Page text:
Key Stage 3 is the first stage of British education that is in secondary (senior) school. For the first time in their education, a pupil will have ten specialist subject teachers across the ten subjects that they will learn. These subjects are Mathematics, English, Greek, Science, History, Geography, Computer Science, Art & Design, a third language (French, Spanish, Chinese or Russian) and Physical Education (swimming, football, basketball and volleyball). Of these subjects, Mathematics, English and Greek are streamed on ability.

Pupils are carefully assessed throughout these three years of their education. This is achieved in a variety of ways through formative and summative assessment techniques with unique statistical and descriptive analytical information being communicated to parents regularly. End of year internal examinations not only provide an opportunity to assess learning that has occurred but help develop skills of examination preparation and the resilience to cope with the public examination process that is ahead of these pupils.

These three years of school are immensely important to the educational development of a child. They enter this Key Stage from primary (junior) school and leave it to start IGCSE public examination courses. This Key Stage does so much more than take a child forward in their understanding of the subject matter they are studying. It is during this Key Stage that children learn to work with a range of specialist teachers who each have a different style and slightly differing expectations of their classes. Pupils learn how to interact with and work with different adults and different sets of children. Their organisational skills develop as they learn to cope with the demands of different subjects with multiple deadlines and study skill requirements. Pupils also, of course, start to develop definite preferences for subject areas which are the first indications of where they may choose to specialise in the future.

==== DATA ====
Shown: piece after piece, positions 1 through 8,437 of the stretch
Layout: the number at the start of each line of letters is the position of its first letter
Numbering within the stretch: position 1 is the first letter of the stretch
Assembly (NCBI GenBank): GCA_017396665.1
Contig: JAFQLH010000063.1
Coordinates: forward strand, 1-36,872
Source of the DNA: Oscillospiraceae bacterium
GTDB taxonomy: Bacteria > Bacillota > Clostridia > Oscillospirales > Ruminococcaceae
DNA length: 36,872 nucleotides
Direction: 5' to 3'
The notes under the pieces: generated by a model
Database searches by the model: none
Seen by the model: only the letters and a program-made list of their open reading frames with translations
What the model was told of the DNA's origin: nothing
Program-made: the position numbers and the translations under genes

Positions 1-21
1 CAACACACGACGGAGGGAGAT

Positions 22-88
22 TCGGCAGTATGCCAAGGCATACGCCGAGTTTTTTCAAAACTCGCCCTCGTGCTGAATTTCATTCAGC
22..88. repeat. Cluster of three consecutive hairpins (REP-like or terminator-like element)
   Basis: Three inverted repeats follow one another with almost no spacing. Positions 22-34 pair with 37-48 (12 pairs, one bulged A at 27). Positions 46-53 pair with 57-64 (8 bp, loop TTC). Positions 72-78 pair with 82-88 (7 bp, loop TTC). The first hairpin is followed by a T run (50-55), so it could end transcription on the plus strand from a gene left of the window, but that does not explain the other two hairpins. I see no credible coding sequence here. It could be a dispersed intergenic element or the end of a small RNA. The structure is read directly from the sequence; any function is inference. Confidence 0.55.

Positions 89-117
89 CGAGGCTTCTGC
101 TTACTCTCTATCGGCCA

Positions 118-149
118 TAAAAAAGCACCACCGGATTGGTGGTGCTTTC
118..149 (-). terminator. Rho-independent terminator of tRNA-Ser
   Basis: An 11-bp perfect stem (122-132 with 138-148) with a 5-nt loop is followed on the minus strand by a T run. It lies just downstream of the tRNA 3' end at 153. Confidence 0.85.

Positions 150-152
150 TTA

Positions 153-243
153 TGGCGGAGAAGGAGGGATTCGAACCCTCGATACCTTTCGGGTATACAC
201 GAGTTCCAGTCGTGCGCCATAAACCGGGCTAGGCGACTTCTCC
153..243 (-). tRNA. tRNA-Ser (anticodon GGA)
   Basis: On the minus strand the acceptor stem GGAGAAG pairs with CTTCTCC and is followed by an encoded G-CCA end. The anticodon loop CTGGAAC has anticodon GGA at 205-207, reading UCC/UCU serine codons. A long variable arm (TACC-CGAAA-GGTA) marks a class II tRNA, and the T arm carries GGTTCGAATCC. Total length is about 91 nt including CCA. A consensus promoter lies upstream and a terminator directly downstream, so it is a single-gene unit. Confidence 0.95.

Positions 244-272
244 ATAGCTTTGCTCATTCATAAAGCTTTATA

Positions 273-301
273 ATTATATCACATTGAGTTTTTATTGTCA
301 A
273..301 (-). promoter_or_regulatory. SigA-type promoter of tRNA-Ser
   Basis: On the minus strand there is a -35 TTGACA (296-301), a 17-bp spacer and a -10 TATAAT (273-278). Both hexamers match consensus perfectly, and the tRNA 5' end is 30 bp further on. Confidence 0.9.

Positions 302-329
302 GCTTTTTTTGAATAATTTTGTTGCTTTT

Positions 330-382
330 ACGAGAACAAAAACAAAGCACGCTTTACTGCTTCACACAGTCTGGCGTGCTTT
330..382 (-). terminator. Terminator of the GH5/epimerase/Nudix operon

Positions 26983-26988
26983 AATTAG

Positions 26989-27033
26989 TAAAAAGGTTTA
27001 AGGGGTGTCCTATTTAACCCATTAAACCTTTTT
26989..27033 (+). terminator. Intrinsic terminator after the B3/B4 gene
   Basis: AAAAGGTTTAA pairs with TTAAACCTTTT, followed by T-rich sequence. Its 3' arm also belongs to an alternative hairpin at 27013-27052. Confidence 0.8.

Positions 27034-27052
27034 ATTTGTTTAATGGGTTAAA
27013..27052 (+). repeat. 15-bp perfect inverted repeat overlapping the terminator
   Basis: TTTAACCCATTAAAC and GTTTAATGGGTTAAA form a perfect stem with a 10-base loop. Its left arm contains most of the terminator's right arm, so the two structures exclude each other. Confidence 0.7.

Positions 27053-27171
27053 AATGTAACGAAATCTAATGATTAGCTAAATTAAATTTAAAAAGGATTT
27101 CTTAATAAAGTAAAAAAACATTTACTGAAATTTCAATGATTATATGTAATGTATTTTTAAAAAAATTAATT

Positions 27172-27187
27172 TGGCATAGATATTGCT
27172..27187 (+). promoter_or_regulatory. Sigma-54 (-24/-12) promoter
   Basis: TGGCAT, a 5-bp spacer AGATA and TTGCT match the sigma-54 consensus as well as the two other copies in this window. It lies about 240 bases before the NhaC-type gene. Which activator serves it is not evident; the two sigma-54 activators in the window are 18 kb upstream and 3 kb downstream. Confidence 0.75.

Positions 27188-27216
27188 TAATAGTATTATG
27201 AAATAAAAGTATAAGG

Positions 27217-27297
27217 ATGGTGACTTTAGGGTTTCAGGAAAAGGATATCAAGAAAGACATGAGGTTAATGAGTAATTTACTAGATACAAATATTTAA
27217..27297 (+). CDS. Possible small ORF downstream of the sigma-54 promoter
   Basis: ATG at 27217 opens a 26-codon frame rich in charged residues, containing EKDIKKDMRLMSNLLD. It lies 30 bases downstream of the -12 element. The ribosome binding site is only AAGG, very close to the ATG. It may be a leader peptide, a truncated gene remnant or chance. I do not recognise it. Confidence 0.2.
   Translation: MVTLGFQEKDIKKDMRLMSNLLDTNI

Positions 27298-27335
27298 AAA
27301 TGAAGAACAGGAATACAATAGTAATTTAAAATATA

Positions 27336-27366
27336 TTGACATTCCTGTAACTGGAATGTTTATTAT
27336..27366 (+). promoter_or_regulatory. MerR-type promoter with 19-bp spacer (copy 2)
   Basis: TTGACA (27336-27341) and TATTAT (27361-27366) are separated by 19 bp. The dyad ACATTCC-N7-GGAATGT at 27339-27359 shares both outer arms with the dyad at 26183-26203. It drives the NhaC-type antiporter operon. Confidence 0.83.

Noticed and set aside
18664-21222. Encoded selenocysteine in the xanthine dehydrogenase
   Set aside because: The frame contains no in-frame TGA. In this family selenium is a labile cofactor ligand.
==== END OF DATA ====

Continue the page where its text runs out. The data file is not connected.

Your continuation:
At the end of Key Stage 3 children (and their parents, separately) receive orientation guidance that helps the pupil select their options choices for Key Stage 4 and the IGCSEs. Pupils are also externally assessed in a formative assessment program from the Centre for Evaluation and Monitoring (from the University of Durham) which gives pupil and parent direct feedback on strengths and weak spots, suitability and expectations for IGCSE. Valuable information as the child looks ahead to Key Stage 4.